Surrender to the Devil(Scoundrels of St. James,Book 3)(65) by Lorraine Heath
Frannie walked across the room and came to stand beside Sterling. “What are you doing?”
“I have just initiated Master Peter here into the Order of the Dragon. He has sworn an oath to stay wherever Miss Darling—who is the queen of the order, by the way—determines he is to stay.”
“I’m ’oping I can stay ’ere,” Peter said, twisting his head around to look at Frannie.
“Need to be still, lad,” Sterling said sternly, delaying the need for an answer to be given right away.
Frannie wanted to weep. Staying here was not an option. “I’ll have to review my accounts,” she said quietly, to delay disappointing him for a while.
“That’s quite an impressive dragon,” she said. “I didn’t know you did oils in addition to sketches.” She glanced around at the walls. “Are these your works?”
“Yes.” He set the palette aside. “Sit there, Master Peter, while it dries.”
Sterling rose and said to Frannie, “Amazing how a knighthood can bring about manners.”
“I think he’s filled with goodness. It just hasn’t been tapped.”
“You’ll draw it out.”
“You’re free to look around if you like.”
He followed her as she walked around the room. He seemed to prefer landscapes. She stopped at one that was rolling hills flanked by trees, a pond in the foreground. It wasn’t quite as polished, but something about it made it very special. “That’s lovely.”
“It’s the ancestral estate.”
She moved down to the next painting. It was the same setting. “Is this a favorite view of yours?”
“Do you see this willow tree here?” he asked, touching a sprig on the other side of the pond. “Father planted it after Mother passed. I always thought of it as her tree, so I began to record its growth. Each year on the day she died, I set up my easel and painted the view.”
She walked along the wall where the paintings were lined up one after another. “I like what you’ve done here,” she said when she got to the last one.
“Oh? What’s that?”
“Well, in the first paintings you had the whole scope of the countryside. But as the years went by, you began to include less of what surrounded the tree and focused more on the tree as it grew larger.”
“Genius, isn’t it?” he asked flatly.
She turned to face him, not certain what she was hearing in his tone. “It is, really. You must have been very young when you started painting these. You have well over a dozen.”
“Well over, yes. And you’re quite right. How I viewed the world began to change during those years.” He turned away. “Let’s check on the state of this dragon.”
“I should probably go to the orphanage for a bit.”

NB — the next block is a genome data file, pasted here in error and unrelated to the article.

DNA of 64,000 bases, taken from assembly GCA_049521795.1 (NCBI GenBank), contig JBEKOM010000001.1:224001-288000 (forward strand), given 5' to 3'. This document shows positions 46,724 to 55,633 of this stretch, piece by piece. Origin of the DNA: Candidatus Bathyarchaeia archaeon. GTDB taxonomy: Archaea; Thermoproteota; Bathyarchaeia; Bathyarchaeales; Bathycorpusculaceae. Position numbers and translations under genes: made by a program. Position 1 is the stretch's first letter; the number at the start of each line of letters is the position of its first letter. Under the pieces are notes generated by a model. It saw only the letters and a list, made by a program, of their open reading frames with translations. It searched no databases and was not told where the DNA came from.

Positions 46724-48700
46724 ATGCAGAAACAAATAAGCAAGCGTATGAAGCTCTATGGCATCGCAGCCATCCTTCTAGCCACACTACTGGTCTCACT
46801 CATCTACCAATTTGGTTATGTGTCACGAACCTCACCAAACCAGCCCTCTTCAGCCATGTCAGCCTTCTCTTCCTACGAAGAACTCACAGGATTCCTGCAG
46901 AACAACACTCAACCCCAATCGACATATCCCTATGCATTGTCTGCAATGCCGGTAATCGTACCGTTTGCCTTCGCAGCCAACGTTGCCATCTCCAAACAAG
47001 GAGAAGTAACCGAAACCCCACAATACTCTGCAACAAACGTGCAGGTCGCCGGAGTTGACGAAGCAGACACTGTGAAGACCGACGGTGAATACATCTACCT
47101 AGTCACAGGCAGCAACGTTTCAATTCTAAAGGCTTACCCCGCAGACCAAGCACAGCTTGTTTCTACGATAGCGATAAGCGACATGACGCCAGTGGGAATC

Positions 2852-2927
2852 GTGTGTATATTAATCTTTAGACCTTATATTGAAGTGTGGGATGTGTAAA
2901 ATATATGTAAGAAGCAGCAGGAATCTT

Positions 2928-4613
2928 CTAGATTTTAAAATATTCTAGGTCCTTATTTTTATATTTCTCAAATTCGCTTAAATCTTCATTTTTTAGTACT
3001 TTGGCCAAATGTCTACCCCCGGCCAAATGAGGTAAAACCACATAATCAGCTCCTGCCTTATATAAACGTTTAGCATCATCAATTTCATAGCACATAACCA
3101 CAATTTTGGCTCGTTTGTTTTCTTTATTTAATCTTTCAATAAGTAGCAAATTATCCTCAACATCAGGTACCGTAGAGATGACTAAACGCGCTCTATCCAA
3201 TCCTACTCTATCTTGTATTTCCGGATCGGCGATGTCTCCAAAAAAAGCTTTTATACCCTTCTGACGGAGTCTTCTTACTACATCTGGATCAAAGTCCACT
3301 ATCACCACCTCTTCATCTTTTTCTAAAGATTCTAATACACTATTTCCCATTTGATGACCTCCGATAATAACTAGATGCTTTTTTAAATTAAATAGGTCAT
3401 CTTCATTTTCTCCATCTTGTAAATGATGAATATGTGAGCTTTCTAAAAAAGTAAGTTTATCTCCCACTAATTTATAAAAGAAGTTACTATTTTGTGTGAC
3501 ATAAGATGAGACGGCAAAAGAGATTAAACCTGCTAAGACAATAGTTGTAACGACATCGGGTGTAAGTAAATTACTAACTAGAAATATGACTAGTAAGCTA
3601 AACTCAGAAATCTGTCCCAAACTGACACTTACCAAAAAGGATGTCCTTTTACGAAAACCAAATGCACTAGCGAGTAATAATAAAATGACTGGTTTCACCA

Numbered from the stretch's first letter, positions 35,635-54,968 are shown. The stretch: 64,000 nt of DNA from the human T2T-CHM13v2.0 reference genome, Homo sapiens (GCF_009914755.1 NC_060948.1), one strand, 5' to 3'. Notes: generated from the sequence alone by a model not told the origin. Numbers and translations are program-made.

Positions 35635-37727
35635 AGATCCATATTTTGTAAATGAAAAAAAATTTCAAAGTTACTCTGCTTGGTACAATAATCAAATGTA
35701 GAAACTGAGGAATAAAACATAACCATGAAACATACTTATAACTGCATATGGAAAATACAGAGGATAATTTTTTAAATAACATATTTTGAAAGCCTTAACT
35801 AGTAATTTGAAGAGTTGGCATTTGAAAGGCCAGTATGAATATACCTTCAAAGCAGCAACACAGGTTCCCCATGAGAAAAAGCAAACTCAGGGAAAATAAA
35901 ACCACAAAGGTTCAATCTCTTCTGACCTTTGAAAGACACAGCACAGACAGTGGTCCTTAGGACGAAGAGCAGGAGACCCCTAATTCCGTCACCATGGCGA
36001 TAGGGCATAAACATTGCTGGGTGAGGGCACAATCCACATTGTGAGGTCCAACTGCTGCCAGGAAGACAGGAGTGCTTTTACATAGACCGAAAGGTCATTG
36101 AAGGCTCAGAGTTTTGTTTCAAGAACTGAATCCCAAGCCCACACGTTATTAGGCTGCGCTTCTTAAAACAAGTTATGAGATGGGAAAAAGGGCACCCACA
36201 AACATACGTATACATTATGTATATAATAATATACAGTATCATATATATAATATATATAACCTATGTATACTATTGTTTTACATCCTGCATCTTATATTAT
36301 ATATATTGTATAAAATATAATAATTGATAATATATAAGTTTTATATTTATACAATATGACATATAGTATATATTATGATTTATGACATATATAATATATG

“We’ll go with you.” He glanced over his shoulder at her. “I prefer that you not go anywhere alone.”
And she had no intention of becoming a prisoner, but she supposed for today, she could see no harm in it.
Later that night, Frannie closed the ledger. The numbers were all running together, probably because she was so incredibly tired. If they didn’t bring in so much money, she could do the books later, but as it was, she knew if she didn’t keep up with things, she’d be forever behind. She’d considered turning the books over to someone else, but quite honestly, they all thought the fewer people who knew the true worth of Dodger’s the better.
She’d spent the better part of her day at the orphanage making sure all was going well there. Sterling and Peter had gone with her.
“If you force him to stay,” Sterling said of Peter, “you’re turning this into a prison.”
“I know, but I promised Nancy I’d see after him.”
“I suppose he could stay at my residence until you find someone willing to take him in.”
She’d been deeply touched by his offer.
Glancing at the small clock on her desk now, she saw that it was almost midnight. When Sterling had reluctantly dropped her off at Dodger’s, she’d promised him she’d be home by that hour. She knew he’d send a coach for her and that it would be waiting in the alleyway.
Home. Her mind stuttered around the word. It wasn’t her home. It was a haven for Peter until the child wasn’t so frightened, until he would be content to stay in the orphanage while she looked for someone to take him in.
She caught sight of something out of the corner of her eye, snapped her attention to the doorway, and nearly leaped out of her skin. Taking a deep breath to calm her nerves, she shoved back the chair and rose to her feet. “Hello, Jim. How long have you been standing there?”
She’d not seen him since the morning he’d interrupted breakfast at Greystone’s. He looked awful, as though he hadn’t slept since.
“A few minutes. I don’t know if there’s anyone who concentrates on things as hard as you do.”
“And I was sitting here thinking that my concentration was sadly lacking. How have you been?”
He shrugged his wide shoulders. “I’m sorry, Frannie, for what I said the other—”
“No, don’t apologize.” She came around to stand in front of the desk. “I know you meant well. I appreciate your willingness to marry me if I should find myself in a spot of difficulty.”
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